PURPOSE: In this retrospective study, we compared the incidence of leptomeningeal carcinomatosis or dural metastasis (LMCDM) in patients who received whole brain radiotherapy (WBRT), partial radiotherapy (PRT), or no radiotherapy (RT) following resection of brain metastases from breast cancer. MATERIALS AND METHODS: Fifty-one patients with breast cancer underwent surgical resection for newly diagnosed brain metastases in two institutions between March 2001 and March 2015. Among these, 34 received postoperative WBRT (n=24) or PRT (n=10) and 17 did not. RESULTS: With a median follow-up of 12.4 months (range, 2.3 to 83.6 months), 22/51 patients developed LMCDM at a median of 8.6 months (range, 4.8 to 51.2 months) after surgery. The 18-months LMCDM-free survival (LMCDM-FS) rates were 77.5%, 30.0%, and 13.6%, in the WBRT, PRT, and no RT groups, respectively (p=0.013). The presence of a tumor adjacent to cerebrospinal fluid flow and no systemic treatment after treatment for brain metastases were also associated with poor LMCDM-FS rate. Multivariate analysis showed that WBRT compared to PRT (p=0.009) and systemic treatment (p < 0.001) were independently associated with reduced incidence of LMCDM. CONCLUSION: WBRT improved LMCDM-FS rate after resection of brain metastases compared to PRT in breast cancer patients.


Subject(s)
Brain , Breast Neoplasms , Breast , Cerebrospinal Fluid , Follow-Up Studies , Humans , Incidence , Meningeal Carcinomatosis , Multivariate Analysis , Neoplasm Metastasis , Radiotherapy , Retrospective Studies
17.
Article in English | WPRIM | ID: wpr-42450

ABSTRACT

Craniosynostosis has a varied clinical spectrum, ranging from isolated single suture involvement to multi-sutural fusions. Greater understanding of the pathogenesis of craniosynostosis has led to the development of practical treatment protocols. Three stages of growth have determined the approach to managing craniosynostosis : the early period, up to 12 months; the intermediate period, from 1 to 10 years; and the late period, beginning at 10 years. This review discusses current surgical management and future perspectives in craniosynostosis.


Subject(s)
Clinical Protocols , Craniosynostoses , Neurosurgery , Sutures
18.
Article in English | WPRIM | ID: wpr-212969

ABSTRACT

Primary diffuse leptomeningeal gliomatosis (PDLG) is a rare condition with a fatal outcome, characterized by diffuse infiltration of the leptomeninges by neoplastic glial cells without evidence of primary tumor in the brain or spinal cord parenchyma. In particular, PDLG histologically diagnosed as gliosarcoma is extremely rare, with only 2 cases reported to date. We report a case of primary diffuse leptomeningeal gliosarcomatosis. A 68-year-old man presented with fever, chilling, headache, and a brief episode of mental deterioration. Initial T1-weighted post-contrast brain magnetic resonance imaging (MRI) showed diffuse leptomeningeal enhancement without a definite intraparenchymal lesion. Based on clinical and imaging findings, antiviral treatment was initiated. Despite the treatment, the patient's neurologic symptoms and mental status progressively deteriorated and follow-up MRI showed rapid progression of the disease. A meningeal biopsy revealed gliosarcoma and was conclusive for the diagnosis of primary diffuse leptomeningeal gliosarcomatosis. We suggest the inclusion of PDLG in the potential differential diagnosis of patients who present with nonspecific neurologic symptoms in the presence of leptomeningeal involvement on MRI.


Subject(s)
Aged , Biopsy , Brain , Diagnosis , Diagnosis, Differential , Fatal Outcome , Fever , Follow-Up Studies , Gliosarcoma , Headache , Humans , Magnetic Resonance Imaging , Meningeal Carcinomatosis , Meningoencephalitis , Neuroglia , Neurologic Manifestations , Spinal Cord
19.
Article in English | WPRIM | ID: wpr-118487

ABSTRACT

OBJECTIVE: To evaluate the efficacy of temozolomide (TMZ) chemotherapy for recurrent anaplastic oligodendroglioma (AO) and anaplastic oligoastrocytoma (AOA). METHODS: A multi-center retrospective trial enrolled seventy-two patients with histologically proven AO/AOA who underwent TMZ chemotherapy for their recurrent tumors from 2006 to 2010. TMZ was administered orally (150 to 200 mg/m2/day) for 5 days per 28 days until unacceptable toxicity occurred or tumor progression was observed. RESULTS: TMZ chemotherapy cycles administered was median 5.3 (range, 1-41). The objective response rate was 24% including 8 cases (11%) of complete response and another 23 patients (32%) were remained as stable disease. Severe side effects (> or =grade 3) occurred only in 9 patients (13%). Progression-free survival (PFS) of all patients was a median 8.0 months (95% confidence interval, 6.0-10.0). The time to recurrence of a year or after was a favorable prognostic factor for PFS (p<0.05). Overall survival (OS) was apparently differed by the patient's histology, as AOA patients survived a median OS of 18.0 months while AO patients did not reach median OS at median follow-up of 11.5 months (range 2.7-65 months). Good performance status of Eastern Cooperative Oncology Group 0 and 1 showed prolonged OS (p<0.01). CONCLUSION: For recurrent AO/AOA after surgery followed by radiation therapy, TMZ could be recommended as a salvage therapy at the estimated efficacy equal to procarbazine, lomustine, and vincristine (PCV) chemotherapy at first relapse. For patients previously treated with PCV, TMZ is a favorable therapeutic option as 2nd line salvage chemotherapy with an acceptable toxicity rate.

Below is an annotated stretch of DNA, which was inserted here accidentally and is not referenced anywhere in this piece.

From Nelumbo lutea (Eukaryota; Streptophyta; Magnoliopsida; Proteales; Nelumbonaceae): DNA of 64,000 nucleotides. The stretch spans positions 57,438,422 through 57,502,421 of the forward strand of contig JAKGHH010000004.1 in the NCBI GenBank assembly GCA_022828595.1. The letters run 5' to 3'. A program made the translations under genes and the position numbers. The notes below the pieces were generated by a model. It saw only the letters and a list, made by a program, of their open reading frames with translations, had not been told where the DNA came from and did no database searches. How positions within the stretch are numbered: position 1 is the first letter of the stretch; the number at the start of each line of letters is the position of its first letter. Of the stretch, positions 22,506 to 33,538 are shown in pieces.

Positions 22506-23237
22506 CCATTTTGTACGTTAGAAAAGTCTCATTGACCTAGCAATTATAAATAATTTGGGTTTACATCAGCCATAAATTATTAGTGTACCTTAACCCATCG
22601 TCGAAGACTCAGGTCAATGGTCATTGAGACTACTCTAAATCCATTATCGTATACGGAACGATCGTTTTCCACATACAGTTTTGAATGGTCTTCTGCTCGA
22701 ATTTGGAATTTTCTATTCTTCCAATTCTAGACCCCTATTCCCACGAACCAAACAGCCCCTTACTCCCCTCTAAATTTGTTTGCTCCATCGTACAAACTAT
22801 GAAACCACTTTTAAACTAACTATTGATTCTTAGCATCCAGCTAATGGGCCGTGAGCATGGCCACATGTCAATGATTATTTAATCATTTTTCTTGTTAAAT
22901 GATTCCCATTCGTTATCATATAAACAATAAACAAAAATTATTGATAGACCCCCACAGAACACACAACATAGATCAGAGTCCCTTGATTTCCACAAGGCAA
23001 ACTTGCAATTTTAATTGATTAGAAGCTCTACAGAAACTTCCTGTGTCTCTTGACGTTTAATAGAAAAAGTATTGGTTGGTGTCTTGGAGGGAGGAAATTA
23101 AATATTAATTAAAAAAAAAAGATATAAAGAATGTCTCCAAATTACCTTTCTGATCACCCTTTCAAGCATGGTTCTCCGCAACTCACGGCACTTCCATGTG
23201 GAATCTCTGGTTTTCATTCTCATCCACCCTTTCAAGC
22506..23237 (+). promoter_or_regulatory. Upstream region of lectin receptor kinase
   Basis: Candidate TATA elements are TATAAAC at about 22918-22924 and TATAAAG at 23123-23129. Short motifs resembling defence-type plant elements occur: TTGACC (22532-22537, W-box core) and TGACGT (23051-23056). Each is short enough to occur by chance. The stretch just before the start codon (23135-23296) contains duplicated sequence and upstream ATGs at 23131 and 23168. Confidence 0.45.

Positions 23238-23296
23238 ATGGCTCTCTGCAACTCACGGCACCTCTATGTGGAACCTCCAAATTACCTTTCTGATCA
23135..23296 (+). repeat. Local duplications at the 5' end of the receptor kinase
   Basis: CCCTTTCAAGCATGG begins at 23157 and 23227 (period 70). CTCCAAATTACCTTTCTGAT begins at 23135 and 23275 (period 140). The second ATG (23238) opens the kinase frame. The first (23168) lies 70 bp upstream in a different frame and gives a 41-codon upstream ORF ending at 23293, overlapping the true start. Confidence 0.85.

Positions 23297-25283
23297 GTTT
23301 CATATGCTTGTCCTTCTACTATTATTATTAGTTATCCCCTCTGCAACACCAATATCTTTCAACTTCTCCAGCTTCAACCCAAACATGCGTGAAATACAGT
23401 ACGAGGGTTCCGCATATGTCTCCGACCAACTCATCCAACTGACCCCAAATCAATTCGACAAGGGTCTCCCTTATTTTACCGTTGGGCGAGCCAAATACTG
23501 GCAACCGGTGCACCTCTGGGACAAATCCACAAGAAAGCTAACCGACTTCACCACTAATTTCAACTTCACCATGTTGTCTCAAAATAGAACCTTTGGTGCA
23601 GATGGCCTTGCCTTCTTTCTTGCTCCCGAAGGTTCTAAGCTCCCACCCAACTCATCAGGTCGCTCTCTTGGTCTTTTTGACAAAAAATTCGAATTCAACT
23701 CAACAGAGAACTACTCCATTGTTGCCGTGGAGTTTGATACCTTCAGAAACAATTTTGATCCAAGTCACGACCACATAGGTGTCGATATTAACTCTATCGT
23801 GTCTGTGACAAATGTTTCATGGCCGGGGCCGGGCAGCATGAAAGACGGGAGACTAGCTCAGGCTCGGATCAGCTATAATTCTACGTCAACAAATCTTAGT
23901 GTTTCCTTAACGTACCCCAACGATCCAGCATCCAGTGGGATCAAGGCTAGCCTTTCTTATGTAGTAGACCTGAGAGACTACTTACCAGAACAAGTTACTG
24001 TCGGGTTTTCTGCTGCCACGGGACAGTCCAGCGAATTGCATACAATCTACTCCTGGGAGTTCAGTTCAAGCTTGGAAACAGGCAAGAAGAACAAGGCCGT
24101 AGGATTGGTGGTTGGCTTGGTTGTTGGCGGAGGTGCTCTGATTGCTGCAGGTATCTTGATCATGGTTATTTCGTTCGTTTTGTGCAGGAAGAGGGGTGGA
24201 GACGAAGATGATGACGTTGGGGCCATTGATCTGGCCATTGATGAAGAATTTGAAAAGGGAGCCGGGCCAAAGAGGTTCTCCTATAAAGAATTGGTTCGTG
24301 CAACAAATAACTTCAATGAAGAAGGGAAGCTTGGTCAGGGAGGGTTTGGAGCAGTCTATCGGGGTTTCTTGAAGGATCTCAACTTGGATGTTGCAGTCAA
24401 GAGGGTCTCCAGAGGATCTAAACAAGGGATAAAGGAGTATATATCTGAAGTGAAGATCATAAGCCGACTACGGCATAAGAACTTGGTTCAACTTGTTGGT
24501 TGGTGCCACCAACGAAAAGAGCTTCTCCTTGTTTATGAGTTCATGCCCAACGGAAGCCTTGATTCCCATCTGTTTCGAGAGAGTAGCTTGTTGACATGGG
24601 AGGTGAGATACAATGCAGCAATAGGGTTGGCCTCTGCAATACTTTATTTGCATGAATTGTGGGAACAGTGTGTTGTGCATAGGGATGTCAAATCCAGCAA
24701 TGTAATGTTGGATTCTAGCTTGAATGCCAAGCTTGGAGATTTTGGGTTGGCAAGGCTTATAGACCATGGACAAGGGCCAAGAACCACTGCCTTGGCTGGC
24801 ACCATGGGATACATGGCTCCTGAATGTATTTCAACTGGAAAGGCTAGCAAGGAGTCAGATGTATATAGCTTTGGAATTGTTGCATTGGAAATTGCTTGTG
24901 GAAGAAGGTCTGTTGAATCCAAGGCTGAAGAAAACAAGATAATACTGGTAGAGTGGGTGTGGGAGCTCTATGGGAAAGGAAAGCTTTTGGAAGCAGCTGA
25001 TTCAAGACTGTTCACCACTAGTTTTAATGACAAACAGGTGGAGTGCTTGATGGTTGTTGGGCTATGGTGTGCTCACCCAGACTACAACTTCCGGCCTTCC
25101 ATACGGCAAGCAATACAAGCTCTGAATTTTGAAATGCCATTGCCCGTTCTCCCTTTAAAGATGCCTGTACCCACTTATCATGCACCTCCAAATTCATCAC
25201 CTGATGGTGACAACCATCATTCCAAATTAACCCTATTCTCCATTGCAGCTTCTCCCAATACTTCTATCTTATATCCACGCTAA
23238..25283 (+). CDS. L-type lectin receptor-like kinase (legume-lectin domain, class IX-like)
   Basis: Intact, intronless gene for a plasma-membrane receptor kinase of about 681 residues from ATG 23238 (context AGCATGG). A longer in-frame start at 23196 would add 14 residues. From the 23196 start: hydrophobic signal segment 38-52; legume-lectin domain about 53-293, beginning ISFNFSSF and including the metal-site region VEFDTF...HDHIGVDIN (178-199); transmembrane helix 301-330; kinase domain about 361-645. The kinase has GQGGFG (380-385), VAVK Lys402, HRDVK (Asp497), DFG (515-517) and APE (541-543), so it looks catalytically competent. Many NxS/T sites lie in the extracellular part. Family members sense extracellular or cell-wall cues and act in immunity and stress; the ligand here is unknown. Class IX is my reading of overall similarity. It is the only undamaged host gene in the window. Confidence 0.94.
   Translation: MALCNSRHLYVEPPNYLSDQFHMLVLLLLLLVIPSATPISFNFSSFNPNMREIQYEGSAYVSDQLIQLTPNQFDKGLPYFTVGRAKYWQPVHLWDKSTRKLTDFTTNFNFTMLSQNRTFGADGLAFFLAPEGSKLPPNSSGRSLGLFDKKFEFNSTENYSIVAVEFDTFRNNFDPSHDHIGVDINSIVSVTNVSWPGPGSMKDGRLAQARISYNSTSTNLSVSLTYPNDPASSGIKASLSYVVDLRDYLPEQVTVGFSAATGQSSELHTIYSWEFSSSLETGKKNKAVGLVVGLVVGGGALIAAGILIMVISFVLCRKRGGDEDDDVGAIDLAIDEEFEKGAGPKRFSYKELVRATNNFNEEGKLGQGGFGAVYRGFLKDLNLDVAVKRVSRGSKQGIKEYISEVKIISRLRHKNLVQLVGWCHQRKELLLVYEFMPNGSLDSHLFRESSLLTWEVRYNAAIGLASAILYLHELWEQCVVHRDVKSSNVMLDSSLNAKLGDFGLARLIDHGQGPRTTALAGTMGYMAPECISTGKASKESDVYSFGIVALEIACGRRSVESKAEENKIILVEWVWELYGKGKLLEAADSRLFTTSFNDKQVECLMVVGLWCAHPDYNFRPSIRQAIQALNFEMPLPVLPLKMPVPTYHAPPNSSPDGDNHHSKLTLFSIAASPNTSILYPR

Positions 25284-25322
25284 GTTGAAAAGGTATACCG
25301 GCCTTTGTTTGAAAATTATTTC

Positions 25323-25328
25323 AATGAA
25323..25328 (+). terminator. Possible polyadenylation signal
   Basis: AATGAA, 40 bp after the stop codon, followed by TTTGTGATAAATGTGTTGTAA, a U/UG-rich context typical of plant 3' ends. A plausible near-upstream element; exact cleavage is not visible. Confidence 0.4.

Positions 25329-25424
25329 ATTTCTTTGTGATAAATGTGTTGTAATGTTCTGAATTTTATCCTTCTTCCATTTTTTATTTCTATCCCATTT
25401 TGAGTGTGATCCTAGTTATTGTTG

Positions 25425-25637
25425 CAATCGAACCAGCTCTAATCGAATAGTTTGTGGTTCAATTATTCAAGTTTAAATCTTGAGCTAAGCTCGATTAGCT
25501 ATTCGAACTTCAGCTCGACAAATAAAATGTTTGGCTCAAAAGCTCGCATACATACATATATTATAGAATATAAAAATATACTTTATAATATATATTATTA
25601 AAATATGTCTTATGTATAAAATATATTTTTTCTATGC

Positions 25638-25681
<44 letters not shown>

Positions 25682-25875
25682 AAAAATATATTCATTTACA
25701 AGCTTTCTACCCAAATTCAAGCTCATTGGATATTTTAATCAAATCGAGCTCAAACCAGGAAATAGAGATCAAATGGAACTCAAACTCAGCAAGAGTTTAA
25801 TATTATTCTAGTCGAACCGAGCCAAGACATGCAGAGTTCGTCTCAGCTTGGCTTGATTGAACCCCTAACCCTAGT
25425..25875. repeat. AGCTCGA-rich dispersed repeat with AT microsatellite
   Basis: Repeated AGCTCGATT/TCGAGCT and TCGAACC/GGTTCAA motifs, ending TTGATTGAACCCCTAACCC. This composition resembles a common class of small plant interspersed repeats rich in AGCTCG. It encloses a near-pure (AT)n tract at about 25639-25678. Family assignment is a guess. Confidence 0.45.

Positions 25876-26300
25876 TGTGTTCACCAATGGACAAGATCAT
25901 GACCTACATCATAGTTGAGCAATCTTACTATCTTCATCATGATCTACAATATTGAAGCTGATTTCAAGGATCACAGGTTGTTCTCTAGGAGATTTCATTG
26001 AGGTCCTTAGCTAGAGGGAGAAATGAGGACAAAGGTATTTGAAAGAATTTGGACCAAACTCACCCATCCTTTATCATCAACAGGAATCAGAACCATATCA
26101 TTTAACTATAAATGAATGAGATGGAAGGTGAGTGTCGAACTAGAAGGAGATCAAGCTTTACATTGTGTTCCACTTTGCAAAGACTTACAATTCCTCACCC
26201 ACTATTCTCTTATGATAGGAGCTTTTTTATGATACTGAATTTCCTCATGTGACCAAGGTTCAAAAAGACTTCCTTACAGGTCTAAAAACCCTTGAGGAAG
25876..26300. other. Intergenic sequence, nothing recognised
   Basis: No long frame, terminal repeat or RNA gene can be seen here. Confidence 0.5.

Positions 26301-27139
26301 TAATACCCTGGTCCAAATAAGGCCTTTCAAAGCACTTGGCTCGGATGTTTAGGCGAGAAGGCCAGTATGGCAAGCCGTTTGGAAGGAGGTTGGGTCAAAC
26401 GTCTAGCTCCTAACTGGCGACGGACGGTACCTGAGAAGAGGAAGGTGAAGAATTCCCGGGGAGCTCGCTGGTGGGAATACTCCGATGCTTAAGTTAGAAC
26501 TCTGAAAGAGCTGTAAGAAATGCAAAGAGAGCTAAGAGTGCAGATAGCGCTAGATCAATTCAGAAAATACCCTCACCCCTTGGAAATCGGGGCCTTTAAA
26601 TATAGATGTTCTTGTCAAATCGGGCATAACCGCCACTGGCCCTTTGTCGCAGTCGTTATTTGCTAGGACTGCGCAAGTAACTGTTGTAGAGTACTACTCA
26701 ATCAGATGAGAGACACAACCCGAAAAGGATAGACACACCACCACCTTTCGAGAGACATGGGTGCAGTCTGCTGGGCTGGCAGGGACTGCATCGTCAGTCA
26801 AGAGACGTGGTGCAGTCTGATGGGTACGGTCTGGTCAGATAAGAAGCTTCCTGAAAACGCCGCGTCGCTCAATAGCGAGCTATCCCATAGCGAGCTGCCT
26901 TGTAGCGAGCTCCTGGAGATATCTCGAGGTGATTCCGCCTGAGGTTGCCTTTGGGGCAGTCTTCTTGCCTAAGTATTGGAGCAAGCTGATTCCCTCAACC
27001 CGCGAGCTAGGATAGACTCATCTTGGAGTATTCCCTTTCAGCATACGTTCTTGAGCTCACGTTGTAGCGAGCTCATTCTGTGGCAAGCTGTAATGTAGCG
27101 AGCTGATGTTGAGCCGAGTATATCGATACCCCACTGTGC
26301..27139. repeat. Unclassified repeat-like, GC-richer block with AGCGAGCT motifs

Subject(s)
Disease-Free Survival , Drug Therapy , Follow-Up Studies , Humans , Lomustine , Oligodendroglioma , Procarbazine , Recurrence , Retrospective Studies , Salvage Therapy , Vincristine
20.
Article in English | WPRIM | ID: wpr-38684

ABSTRACT

OBJECTIVE: The incidence of leptomeningeal dissemination from malignant glioma is rare, so the clinical features of this are not well documented yet. We attempted to determine the clinical features of leptomeningeal dissemination from malignant gliomas. METHODS: We retrospectively analyzed 11 cases of leptomeningeal dissemination of malignant glioma, who were treated at our institution between 2006 and 2009. We investigated the clinical features of these patients by considering the following factors : tumor locations, the events of ventricular opening during surgery and the cerebrospinal fluid (CSF) profiles, including the cytology. RESULTS: The group was composed of 9 males and 2 females. The histological diagnosis of their initial intracranial tumors were 4 primary glioblastoma, 3 anaplastic astrocytoma, 1 anaplastic oligoastrocytoma, 2 ganglioglioma and 1 pleomorphic xanthoastrocyotma with anaplastic features. The mean age of the patients at the time of the initial presentation was 42.8+/-10.3 years. The mean time between surgery and the diagnosis of spinal dissemination was 12.3+/-7.9 (3-28) months. The mean overall survival after dissemination was 2.7+/-1.3 months. All our patients revealed a history of surgical opening of the ventricles. Elevated protein in the CSF was reported for eight patients who had their CSF profiles checked. CONCLUSION: We propose that in the malignant gliomas, the surgical opening of ventricles can cause the spinal leptomeningeal dissemination and the elevated protein content of CSF may be a candidate marker of leptomeningeal dissemination.


Subject(s)
Astrocytoma , Female , Ganglioglioma , Glioblastoma , Glioma , Humans , Incidence , Male , Retrospective Studies
SELECTION OF CITATIONS
SEARCH DETAIL